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Alimento para la Salud: De la Avaricia al Cuidado

SID - 30. November 2023 - 15:37
Alimento para la Salud: De la Avaricia al Cuidado

Nos complace invitarte al seminario web titulado "Alimentos para la Salud: De la Avaricia al Cuidado", programado para el 6 de diciembre de 2023. Este evento promete una exploración profunda de la interacción crucial entre los sistemas alimentarios y de salud, con destacados ponentes y expertos de diversos campos.

Detalles del evento:

  • Título: Alimentos para la Salud: De la Avaricia al Cuidado
  • Fecha: 6 de diciembre de 2023
  • Horario:
    • 11:00 a. m. - 12:30 p. m. ET
    • 5:00 p. m. - 6:30 p. m. CET
    • 6:00 p. m. - 7:30 p. m. SAST
  • Enlace de registro: aquí

Oradores destacados:

  • Dr. Tlaleng Mofokeng, Relator Especial de las Naciones Unidas sobre el Derecho a la Salud
  • Michael Fakhri, Relator Especial de las Naciones Unidas sobre el Derecho a la Alimentación
  • Dr. Ruy Lopez, Vice-Ministro de Salud, México
  • Vandana Shiva, Autora y Activista Ambiental
  • Isabel Barbosa, Asociada Sénior en el Instituto O'Neill, Universidad de Georgetown Law Center

Moderadora: Nicoletta Dentico, Directora de SID Global Health Justice

El seminario web ahondará en las perspicaces reflexiones resaltadas en el reciente informe de la Relatora Especial de la ONU sobre Salud titulado "Alimentos, Nutrición y el Derecho a la Salud". Este informe enfatiza los intrincados y diversos vínculos entre los sistemas alimentarios y de salud, exigiendo una mayor exploración y priorización a nivel gubernamental para el bien público.

Además, el evento compartirá experiencias de iniciativas a nivel nacional, la academia y representantes de organizaciones de la sociedad civil, ilustrando la implementación práctica de enfoques interconectados.

Interpretación en varios idiomas disponible: Se proporcionará interpretación en vivo en inglés, español, árabe y francés para garantizar la inclusividad y accesibilidad de todos los asistentes.

Únete a nosotros para una discusión interesante y reflexiva que tiene como objetivo impulsar un cambio positivo y dar forma al futuro de nuestros sistemas alimentarios y de salud.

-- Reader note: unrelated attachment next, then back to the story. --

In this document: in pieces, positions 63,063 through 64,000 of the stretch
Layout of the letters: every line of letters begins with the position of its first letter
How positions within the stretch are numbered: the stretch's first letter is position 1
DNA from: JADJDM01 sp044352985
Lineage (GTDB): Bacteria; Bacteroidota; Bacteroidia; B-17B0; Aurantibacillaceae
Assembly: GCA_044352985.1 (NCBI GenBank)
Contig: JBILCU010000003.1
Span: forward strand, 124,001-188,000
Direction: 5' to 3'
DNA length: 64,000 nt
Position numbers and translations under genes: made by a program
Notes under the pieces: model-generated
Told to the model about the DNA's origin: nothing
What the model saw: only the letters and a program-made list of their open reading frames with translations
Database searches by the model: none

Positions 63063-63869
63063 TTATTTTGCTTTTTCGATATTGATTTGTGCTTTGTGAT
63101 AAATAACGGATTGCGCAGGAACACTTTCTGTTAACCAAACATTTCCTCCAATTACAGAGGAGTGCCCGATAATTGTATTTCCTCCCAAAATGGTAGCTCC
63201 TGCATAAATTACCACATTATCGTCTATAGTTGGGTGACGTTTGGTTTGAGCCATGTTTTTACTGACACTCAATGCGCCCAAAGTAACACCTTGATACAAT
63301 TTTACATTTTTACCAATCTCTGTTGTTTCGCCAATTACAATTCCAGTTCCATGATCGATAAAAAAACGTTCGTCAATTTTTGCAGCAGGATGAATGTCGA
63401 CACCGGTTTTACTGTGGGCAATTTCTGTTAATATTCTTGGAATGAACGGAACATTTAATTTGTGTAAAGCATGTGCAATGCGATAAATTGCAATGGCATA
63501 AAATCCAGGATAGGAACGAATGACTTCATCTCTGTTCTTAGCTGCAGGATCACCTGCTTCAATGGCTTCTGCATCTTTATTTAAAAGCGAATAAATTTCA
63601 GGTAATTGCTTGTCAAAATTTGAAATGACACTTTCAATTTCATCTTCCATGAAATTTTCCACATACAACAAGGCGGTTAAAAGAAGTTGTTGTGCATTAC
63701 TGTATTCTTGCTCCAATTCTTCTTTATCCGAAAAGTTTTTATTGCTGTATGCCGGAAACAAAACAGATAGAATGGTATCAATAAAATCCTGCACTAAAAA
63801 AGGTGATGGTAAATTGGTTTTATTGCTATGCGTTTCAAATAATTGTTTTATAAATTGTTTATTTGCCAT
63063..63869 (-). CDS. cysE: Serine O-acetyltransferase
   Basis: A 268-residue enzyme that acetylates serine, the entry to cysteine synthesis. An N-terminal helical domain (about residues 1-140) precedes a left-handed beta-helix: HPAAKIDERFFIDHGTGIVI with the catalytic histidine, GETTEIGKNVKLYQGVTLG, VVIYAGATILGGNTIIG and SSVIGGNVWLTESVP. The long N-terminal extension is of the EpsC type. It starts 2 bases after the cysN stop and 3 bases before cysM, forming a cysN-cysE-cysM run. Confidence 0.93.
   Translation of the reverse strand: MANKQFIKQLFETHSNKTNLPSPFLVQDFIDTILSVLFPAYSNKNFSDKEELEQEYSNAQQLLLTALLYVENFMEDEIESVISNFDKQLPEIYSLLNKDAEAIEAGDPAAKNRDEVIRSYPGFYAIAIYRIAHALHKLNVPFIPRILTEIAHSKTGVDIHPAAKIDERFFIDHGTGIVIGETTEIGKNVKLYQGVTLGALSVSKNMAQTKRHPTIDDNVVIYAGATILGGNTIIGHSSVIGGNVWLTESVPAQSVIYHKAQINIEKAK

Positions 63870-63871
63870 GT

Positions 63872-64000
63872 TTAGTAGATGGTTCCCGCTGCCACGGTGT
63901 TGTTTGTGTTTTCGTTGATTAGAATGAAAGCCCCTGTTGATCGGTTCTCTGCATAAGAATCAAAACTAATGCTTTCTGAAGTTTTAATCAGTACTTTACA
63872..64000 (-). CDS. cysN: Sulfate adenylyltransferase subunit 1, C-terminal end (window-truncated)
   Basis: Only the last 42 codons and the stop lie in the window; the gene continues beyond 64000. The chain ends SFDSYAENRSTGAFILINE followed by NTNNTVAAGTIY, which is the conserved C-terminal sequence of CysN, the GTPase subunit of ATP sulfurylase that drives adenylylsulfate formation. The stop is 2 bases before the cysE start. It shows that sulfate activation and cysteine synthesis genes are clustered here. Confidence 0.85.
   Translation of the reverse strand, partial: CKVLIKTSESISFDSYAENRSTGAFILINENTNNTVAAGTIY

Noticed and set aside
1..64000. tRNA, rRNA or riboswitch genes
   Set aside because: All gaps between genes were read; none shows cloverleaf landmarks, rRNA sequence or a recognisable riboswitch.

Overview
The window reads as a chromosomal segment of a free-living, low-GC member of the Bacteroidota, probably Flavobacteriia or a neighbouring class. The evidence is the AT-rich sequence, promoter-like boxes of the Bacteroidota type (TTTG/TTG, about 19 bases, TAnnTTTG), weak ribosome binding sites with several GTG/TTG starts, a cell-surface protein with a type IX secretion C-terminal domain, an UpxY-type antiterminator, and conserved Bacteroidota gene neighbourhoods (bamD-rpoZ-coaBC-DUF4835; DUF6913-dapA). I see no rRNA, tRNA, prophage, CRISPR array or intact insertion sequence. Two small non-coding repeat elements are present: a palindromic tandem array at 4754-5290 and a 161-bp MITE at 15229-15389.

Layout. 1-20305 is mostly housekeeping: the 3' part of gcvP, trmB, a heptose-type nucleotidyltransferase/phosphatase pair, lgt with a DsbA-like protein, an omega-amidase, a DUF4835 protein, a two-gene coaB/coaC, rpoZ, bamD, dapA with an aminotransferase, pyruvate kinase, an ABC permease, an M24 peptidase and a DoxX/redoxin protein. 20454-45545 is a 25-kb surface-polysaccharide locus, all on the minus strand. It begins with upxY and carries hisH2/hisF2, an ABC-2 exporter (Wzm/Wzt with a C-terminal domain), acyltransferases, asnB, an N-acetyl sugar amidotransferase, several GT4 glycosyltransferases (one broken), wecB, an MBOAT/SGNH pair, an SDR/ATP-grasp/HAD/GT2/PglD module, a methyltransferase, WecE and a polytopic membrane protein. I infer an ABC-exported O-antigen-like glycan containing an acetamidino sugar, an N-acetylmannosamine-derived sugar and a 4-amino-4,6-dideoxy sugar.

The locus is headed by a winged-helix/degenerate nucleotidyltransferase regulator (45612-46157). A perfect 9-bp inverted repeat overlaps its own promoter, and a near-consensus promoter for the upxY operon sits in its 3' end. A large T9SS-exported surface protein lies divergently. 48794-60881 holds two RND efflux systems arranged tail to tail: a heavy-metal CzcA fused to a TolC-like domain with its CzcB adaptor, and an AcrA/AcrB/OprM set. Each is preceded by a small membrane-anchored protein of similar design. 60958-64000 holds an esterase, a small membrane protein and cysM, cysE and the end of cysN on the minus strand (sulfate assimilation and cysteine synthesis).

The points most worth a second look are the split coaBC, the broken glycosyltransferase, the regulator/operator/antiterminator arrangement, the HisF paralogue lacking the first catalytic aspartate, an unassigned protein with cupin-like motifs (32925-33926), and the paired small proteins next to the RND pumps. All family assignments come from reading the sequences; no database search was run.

Por favor, regístrate aquí para asegurar tu lugar y ser parte de esta conversación transformadora.

¡Esperamos tu participación!

Nairobi Rome

Food for Health: From Greed to Care

SID - 30. November 2023 - 15:32
Register here Food for Health: From Greed to Care Online

We are thrilled to invite you to an enlightening webinar titled "Food for Health: From Greed to Care," scheduled for December 6th, 2023. This event promises a profound exploration of the crucial interplay between food and health systems, featuring distinguished speakers and experts from various fields.

Event Details:

  • Title: Food for Health: From Greed to Care
  • Date: December 6th, 2023
  • Time:
    • 11:00am - 12:30pm ET
    • 5:00pm - 6:30pm CET
    • 6:00pm - 7:30pm SAST
  • Registration Link: 

Featured Speakers:

  • Dr. Tlaleng Mofokeng, United Nations' Special Rapporteur on the Right to Health
  • Michael Fakhri, United Nations' Special Rapporteur on the Right to Food
  • Dr. Ruy Lopez, Vice-Minister of Health, Mexico
  • Vandana Shiva, Author and Environmental Activist
  • Isabel Barbosa, Senior Associate at the O’Neill Institute, Georgetown University Law Center

Moderator: Nicoletta Dentico, SID Director Global Health Justice

The webinar will delve into the profound insights highlighted in the recent UN Special Rapporteur on Health's report regarding "Food, Nutrition, and the Right to Health." This report emphasizes the intricate and diverse links between food and health systems, demanding further exploration and prioritization at the governance level for the greater public good.